Thunderheart, a detective thriller set on an American Indian reservation in the Southwest, had its TV premiere last summer. The film starred heart-throb Val Kilmer and, according to the credits shown on TV screens, was directed by Adam Smithy.
Not really. "Adam Smithy" is a Hollywood tradition, a pseudonym directors use when they feel producers unconscionably tamper with their films. In this case, Michael Apted, the real director of Thunderheart, vehemently objected to 22 minutes of cuts and other alterations.
But if the Directors' Guild of America, the Writers' Guild of America and a handfuld of congressmen on Capitol Hill have their way, the pseudonym Adam Smithy may go the way of silent films. Legislation introduced in the Senate by Republican Alan Simpson of Wyoming and in the House by Democrat Barney, Frank of Massachusetts would grant filmmakers more than just the option of name change to protest altered work; directors screenwriters and even cinematographers would be able to express their objections on screen, or subsequently, on video packages.
Bills touching on an array of intellectual-property rights are winding their way through the halls of Congress. The music industry has geared up some legistive wrangling, while writers and publishers have engaged in low-level skirmishes that someday may errupt into full-scale war in Washington. The battle lines often are drawn between businessmen worried about the bottom line and artists concerned about integrity, but royalties have both camps counterattacking.
Two years ago, movie studios grudgingly agreed to place disclaimers on films altered for television by a process known as "panning and scanning," which changes the height-to-width ratio of a film to fit TV screens and, in the process, discards about 45 percent of the frame's visual information. A pending Film Disclosure Act would formalize such disclaimers and also cover editing, colorization and alterations to soundtracks.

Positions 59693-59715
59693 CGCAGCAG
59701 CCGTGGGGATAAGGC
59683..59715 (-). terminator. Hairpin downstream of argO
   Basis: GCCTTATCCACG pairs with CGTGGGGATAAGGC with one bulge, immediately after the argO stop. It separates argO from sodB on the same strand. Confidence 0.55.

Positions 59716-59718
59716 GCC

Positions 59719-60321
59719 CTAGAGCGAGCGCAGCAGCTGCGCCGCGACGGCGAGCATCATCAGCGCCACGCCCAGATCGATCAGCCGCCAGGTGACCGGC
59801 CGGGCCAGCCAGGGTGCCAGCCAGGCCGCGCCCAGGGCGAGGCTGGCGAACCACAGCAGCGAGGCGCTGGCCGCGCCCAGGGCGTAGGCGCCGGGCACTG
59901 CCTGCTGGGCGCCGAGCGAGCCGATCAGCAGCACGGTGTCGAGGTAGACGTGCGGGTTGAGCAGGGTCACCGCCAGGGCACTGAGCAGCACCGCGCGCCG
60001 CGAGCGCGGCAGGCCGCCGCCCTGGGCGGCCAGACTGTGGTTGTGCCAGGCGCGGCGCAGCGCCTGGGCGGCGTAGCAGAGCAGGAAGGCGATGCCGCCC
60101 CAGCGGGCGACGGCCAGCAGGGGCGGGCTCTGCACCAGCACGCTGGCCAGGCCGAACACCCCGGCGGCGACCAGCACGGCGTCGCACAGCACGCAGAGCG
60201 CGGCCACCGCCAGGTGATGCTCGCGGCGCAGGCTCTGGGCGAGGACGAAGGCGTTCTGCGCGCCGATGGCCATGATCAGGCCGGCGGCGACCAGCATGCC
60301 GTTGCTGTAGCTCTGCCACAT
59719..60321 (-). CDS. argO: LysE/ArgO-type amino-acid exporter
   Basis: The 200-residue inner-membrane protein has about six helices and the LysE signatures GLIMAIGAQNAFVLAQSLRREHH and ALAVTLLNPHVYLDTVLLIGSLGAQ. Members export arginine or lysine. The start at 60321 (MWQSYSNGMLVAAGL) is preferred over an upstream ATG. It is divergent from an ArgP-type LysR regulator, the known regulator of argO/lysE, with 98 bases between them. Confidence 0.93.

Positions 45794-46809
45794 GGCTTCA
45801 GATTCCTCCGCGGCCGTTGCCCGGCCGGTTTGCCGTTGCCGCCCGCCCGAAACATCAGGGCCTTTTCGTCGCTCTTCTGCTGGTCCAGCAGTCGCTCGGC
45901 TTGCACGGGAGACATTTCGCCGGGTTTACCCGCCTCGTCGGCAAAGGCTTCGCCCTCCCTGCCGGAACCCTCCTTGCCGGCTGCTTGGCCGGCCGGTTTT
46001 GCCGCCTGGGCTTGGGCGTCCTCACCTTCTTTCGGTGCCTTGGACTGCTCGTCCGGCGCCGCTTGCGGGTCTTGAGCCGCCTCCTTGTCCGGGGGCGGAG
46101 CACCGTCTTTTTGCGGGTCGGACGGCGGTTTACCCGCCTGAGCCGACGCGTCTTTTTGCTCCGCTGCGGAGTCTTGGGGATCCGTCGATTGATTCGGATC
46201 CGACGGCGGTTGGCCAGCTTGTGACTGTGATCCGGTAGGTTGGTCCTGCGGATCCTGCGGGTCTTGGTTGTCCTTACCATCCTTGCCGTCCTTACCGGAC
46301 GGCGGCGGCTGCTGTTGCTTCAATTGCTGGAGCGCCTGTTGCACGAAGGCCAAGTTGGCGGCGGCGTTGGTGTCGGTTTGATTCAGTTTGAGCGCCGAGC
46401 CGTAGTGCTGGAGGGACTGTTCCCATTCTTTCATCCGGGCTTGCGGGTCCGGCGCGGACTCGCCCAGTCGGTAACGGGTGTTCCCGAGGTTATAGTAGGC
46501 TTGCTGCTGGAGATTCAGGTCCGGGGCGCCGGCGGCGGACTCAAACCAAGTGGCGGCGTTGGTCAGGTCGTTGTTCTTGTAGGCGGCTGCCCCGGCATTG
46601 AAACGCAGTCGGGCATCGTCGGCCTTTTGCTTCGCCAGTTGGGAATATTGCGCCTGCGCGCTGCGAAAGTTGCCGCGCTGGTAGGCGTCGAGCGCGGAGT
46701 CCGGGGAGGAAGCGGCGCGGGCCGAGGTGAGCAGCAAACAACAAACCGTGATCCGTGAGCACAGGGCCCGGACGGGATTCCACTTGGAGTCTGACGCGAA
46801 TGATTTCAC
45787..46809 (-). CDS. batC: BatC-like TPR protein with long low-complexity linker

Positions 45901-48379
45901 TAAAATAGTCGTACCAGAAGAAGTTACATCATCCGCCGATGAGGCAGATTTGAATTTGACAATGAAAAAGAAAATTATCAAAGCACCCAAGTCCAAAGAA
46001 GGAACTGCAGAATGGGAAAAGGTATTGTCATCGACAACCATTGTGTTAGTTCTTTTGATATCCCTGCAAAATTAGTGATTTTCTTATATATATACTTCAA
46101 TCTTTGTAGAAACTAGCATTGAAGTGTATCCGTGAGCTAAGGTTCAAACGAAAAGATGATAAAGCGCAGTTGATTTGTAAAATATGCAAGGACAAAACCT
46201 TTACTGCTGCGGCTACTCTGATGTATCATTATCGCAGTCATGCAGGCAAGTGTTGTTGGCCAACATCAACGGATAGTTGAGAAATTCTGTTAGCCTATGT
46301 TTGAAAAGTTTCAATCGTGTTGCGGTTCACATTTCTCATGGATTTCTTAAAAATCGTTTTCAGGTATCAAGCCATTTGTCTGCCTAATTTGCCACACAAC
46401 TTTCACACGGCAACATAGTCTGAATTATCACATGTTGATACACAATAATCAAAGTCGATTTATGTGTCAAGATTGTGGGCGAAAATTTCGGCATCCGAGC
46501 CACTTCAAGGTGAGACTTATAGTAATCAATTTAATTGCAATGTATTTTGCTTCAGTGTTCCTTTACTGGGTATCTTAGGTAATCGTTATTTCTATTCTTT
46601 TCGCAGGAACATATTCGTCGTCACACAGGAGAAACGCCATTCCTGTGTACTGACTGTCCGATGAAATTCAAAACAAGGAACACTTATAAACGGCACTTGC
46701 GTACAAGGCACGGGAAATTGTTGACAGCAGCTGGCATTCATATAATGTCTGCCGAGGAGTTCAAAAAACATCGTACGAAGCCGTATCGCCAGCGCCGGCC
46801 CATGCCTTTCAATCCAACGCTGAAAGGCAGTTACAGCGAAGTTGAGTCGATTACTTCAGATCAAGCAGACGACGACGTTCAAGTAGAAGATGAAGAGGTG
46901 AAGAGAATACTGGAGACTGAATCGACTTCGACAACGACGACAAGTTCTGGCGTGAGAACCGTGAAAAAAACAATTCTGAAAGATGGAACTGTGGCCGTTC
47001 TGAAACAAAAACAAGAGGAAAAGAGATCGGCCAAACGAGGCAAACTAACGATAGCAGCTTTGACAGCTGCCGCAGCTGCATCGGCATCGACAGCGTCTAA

While the issue is cast in terms consumers' rights, it also involves commercial and artistic concerns. In a "Dear Colleague" letter to his fellow representatives, California Republican Rep. Sonny Bono condemned the measure. " [It] would grant rights to those who are paid up front by contract for their talent and services without imposing upon them the risks of ownership," wrote Bono, a former pop star and TV personality. "The producers and distributors shoulder the financial risk and, in exchange, they maintain all the rights awarded by our copyright law."
But Arnie Lutzker, a lawyer for the Artists' Rights Foundation (which represents the Directors' Guild) claims the legislation really is a consumers' bill of rights. "Changing the running time of a film for TV is fine if you know what you're getting" he tens Insight. Marty Waldman, spokesman for the Writers Guild of America-East, agrees: "We're really talking about truth-in-advertising."
Jack Valenti, president of the Motion Picture Association of America, has called the dispute a family feud, but in the end, he and major film studios probably have little to worry about. The last time Congress acted at the behest of filmakers was eight years ago when directors pressed for legislation to stop the colorization of old movies. The National Film Preservation Board was created to grant "seals of approval" to films preserved and offered in their original black-and-white versions. These days, that system has all but disappeared.
A much livelier contretemps - one that likely will reach the House and Senate floors, is the ongoing struggle between the American Society of Composers, Authors and Publishers, or ASCAP, and the National Restaurant Association, a lobbying group. ASCAP and other songwriters' organizations want larger royalties for music played in public venues.
Currently, the writers organizations charge annual fees to commercial establishments that pipe music through a public-address or multi-screen TV system. …